Showing posts with label Boterkoek (Dutch Butter Cake). Show all posts
Showing posts with label Boterkoek (Dutch Butter Cake). Show all posts


Boterkoek has a distinct pattern
pressed into the dough
with the tines of a fork
Some days are just better baking days than others: a couple of days ago I had planned on baking a hazelnootschuimtaart, a hazelnut meringue cake. But with one thing and another, things got busy and I wasn't going to have time to make an elaborate cake for the company I was expecting later that day. Thankfully, the Dutch kitchen has so many cookie, cake and pie recipes that I never lack for ideas. In this case, I turned to plan B. As in Boterkoek, an alltime favorite.

The Dutch Buttercake consists of hardly anything else than butter, sugar and flour. Just for giggles, lemon zest, salt and vanilla is added, but the main ingredients are those three key players in the Dutch baking world. Buttercake is just like it sounds: a dense, buttery, sweet cake that sticks to your ribs. And there's nothing wrong with that!

Do make sure all the butter is incorporated into the dough, or it will leave small airpockets in the cake as the butter melts. It's not going to make it taste any different, but it just looks better.

Boterkoek is usually baked for fifteen minutes, but it's one of the trickier cakes to gauge when it's done. As soon as the top starts to color and the sides are slightly dry, it will be ready: you want the inside to still be fairly soft but baked. If you bake it too long, the taste will still be good but the cake will be dry and dense. Nothing wrong with that, and everybody likes their boterkoek a certain way, so you will just have to give it a try and see. Fifteen minutes usually does the trick, but if the middle is still wet, bake it a little longer. After you pull the cake, it's cooled and cut into small squares or narrow slices. It really doesn't lend itself too well for large pieces: it is a heavy cake that is best eaten in small amounts. It can be baked in its original form, or filled with amandelspijs (divide the dough in half, press one half in the pan, spread the almond paste, then cover with the second half of the dough).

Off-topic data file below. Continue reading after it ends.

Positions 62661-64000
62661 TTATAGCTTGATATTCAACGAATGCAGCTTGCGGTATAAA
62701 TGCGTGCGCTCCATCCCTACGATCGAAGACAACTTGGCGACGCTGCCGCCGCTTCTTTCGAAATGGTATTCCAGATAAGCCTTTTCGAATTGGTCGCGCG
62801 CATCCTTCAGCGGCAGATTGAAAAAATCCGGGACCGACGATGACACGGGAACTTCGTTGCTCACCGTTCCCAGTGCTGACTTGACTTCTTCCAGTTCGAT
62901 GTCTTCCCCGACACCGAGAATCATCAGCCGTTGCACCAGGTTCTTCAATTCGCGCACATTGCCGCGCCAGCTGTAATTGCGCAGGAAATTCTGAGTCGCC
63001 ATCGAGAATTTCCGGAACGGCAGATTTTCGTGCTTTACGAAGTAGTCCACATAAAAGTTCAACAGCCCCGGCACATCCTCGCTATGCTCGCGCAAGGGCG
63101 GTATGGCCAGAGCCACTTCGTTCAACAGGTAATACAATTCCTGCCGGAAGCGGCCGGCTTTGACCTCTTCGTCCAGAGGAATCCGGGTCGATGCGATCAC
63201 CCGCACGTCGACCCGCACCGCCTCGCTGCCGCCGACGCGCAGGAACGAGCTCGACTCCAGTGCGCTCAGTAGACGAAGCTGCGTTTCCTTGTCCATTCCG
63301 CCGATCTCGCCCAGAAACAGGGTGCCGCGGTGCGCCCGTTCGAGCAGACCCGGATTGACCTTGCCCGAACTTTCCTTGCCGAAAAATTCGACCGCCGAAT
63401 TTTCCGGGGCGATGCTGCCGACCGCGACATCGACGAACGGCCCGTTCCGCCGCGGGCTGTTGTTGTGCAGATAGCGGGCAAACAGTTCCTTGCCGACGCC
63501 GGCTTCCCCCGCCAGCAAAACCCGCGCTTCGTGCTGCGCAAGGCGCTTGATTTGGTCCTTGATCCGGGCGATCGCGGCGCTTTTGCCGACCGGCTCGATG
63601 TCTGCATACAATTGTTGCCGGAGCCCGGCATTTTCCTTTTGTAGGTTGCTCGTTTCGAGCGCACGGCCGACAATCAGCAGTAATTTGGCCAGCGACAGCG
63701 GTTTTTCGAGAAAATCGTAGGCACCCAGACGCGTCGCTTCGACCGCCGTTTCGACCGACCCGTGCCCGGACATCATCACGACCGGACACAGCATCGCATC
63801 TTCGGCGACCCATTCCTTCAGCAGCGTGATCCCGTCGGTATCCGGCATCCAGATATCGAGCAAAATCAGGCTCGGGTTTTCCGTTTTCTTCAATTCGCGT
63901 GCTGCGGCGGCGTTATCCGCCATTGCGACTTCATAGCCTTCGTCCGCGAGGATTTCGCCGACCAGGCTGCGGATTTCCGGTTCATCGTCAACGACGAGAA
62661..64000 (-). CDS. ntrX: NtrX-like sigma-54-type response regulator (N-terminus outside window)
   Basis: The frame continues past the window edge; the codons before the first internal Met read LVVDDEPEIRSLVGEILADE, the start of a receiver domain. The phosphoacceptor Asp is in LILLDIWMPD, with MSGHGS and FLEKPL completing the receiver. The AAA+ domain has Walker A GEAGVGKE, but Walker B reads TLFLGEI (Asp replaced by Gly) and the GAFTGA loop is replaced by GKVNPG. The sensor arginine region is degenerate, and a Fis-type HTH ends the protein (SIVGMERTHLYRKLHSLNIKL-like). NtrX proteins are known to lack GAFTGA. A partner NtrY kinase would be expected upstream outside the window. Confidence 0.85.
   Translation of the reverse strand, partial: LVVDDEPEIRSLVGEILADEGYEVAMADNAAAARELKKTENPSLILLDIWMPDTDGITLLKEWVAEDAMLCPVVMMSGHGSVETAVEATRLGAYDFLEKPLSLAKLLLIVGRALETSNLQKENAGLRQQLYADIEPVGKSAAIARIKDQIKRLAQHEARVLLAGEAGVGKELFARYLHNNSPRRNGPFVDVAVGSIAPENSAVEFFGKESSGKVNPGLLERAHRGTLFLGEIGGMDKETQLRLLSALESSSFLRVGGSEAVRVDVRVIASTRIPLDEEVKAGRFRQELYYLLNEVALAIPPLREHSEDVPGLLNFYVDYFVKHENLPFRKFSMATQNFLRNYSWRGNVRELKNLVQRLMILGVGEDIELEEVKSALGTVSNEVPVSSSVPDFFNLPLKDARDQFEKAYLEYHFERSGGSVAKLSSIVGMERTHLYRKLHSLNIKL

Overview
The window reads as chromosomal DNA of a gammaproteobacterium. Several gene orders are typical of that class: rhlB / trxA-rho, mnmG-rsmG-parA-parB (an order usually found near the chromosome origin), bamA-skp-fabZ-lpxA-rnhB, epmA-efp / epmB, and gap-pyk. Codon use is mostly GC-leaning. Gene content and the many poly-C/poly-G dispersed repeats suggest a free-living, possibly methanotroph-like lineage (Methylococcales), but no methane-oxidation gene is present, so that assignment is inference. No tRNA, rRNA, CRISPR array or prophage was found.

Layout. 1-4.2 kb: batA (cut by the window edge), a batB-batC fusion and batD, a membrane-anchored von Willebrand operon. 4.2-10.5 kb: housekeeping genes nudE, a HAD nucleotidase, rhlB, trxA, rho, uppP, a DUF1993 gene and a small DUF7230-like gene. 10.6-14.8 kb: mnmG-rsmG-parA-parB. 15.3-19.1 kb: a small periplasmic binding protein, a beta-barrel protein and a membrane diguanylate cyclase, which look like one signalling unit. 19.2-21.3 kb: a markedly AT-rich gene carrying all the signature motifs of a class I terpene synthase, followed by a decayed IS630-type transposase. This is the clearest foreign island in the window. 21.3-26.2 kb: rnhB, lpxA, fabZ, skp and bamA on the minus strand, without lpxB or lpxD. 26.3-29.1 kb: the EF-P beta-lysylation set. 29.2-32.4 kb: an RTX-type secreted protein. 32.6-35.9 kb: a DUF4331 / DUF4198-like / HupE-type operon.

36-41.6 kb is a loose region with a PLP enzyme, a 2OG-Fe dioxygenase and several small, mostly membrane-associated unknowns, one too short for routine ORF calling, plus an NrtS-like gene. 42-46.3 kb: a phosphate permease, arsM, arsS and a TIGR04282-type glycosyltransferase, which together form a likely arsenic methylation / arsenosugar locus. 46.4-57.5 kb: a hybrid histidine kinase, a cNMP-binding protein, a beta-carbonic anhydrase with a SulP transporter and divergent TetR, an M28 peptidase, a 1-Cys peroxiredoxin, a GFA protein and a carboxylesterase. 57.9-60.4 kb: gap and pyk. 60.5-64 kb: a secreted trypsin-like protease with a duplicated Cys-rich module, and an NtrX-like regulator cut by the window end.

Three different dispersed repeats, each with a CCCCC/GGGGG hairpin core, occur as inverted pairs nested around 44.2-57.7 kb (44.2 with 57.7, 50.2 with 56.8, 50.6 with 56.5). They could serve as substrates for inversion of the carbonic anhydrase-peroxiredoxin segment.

2 sticks of cold butter
2 cups of flour
3/4 cup of sugar
1/8th teaspoon salt
2 eggs
1 vanilla bean
Lemon zest from one lemon

Mix the flour with the sugar, the salt, one egg, the seeds of the vanilla bean and the lemon zest. Cut in the cold butter, then knead the dough until it all comes together. If the dough gets too sticky, wrap it in plastic film and refrigerate it briefly.

Butter a 9 inch pie form, pat the dough into the pan and make sure the top is even. Make markings with a fork as in the first picture, beat the second egg and brush the top of the cake with it, then bake in a 350F oven for about 15 - 20 minutes. Keep an eye on it, and as soon as the sides begin to pull away and toast, it's ready.

Let the cake totally cool before cutting it into narrow slices or squares.